Feb 24, 2015
Recently I had the great treat of spending some time with my colleague Dave Rimelis. Dave recorded a series of Discovery Orchestra Chats in which he demonstrated various types of fiddling techniques. And what do we mean when we say ‘fiddling?’
Even though classical musicians ‘in the business’ might say that a virtuoso violinist such as Itzhak Perlman or Joshua Bell ‘plays a mean fiddle’ to describe their technical prowess on the instrument – most of the time, when we refer to ‘fiddling,’ we’re speaking of playing the violin in the folk music tradition.
There are such traditions to be found in cultures around the world. One speaks of Appalachian fiddling, Irish fiddling, Nordic fiddling, Scottish fiddling, Cajun fiddling, Gypsy fiddling. . .I could go on. Wherever the violin found its way into the hands of people – people who were not graduates of conservatories or the students of famous classical violinists – they developed styles of playing that became part of the folk music culture of their ethnic regions. And, interestingly, perhaps due to the nature of playing bowed string instruments, certain similarities can be found in these fiddling styles, regardless of where on the planet you find them.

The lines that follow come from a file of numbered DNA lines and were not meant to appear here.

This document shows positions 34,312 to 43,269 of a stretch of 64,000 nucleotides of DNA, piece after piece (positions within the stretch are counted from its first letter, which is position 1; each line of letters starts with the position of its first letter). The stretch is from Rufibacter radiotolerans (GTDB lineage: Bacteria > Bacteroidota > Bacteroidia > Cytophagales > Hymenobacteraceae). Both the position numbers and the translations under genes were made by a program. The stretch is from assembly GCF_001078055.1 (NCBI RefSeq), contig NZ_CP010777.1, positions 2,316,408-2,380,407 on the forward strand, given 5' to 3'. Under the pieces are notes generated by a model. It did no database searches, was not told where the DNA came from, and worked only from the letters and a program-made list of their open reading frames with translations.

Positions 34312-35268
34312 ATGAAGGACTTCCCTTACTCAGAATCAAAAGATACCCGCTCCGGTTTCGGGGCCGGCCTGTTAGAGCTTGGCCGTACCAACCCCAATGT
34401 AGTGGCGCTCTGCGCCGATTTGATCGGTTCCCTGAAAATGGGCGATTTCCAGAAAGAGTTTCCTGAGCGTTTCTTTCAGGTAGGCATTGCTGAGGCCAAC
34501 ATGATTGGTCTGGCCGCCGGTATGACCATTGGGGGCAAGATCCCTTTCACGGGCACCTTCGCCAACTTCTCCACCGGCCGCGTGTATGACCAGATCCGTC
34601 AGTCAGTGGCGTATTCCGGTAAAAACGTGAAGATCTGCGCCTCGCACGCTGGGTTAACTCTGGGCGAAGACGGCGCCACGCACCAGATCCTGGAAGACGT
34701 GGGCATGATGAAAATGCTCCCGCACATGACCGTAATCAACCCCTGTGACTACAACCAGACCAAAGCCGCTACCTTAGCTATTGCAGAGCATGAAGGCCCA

If you are wondering: “How old is folk fiddling?” Pretty old! Precursors of the violin such as the rebec, a bowed instrument developed in the Arabic culture, were present in Europe in the 1200’s, and some form of bowed instrument seems to have made its way from Persia (present day Iran) to Europe in the 800’s!
My own guess is that folk fiddling has been around as long as we’ve had bowed instruments. What I find fascinating to think about is the way in which folk fiddling may have influenced classical composers and violinists.
Italian violinist and composer, Arcangelo Corelli (1653-1713) wrote a group of twelve concerti grossi (concertos featuring more than one soloist – in this case two violins and a cello). These concertos were first published in Amsterdam in the year after Corelli’s death.
I’d like you to do a little listening experiment. First, listen to my chat with Dave Rimelis chat entitled ‘Old Time Fiddle.’ Then, I’d like you to listen to a bit of Arcangelo Corelli’s Concerto Grosso, Opus 6. No.4. The introductory section is slow but very brief. Keep listening and get to the fast section in which I sense – just my own personal theory – the distinct influence of folk fiddling, a style perhaps already ‘in the air’ that Corelli might have encountered. Or did the cross pollination work in the opposite direction? Anyone for Italian folk fiddling?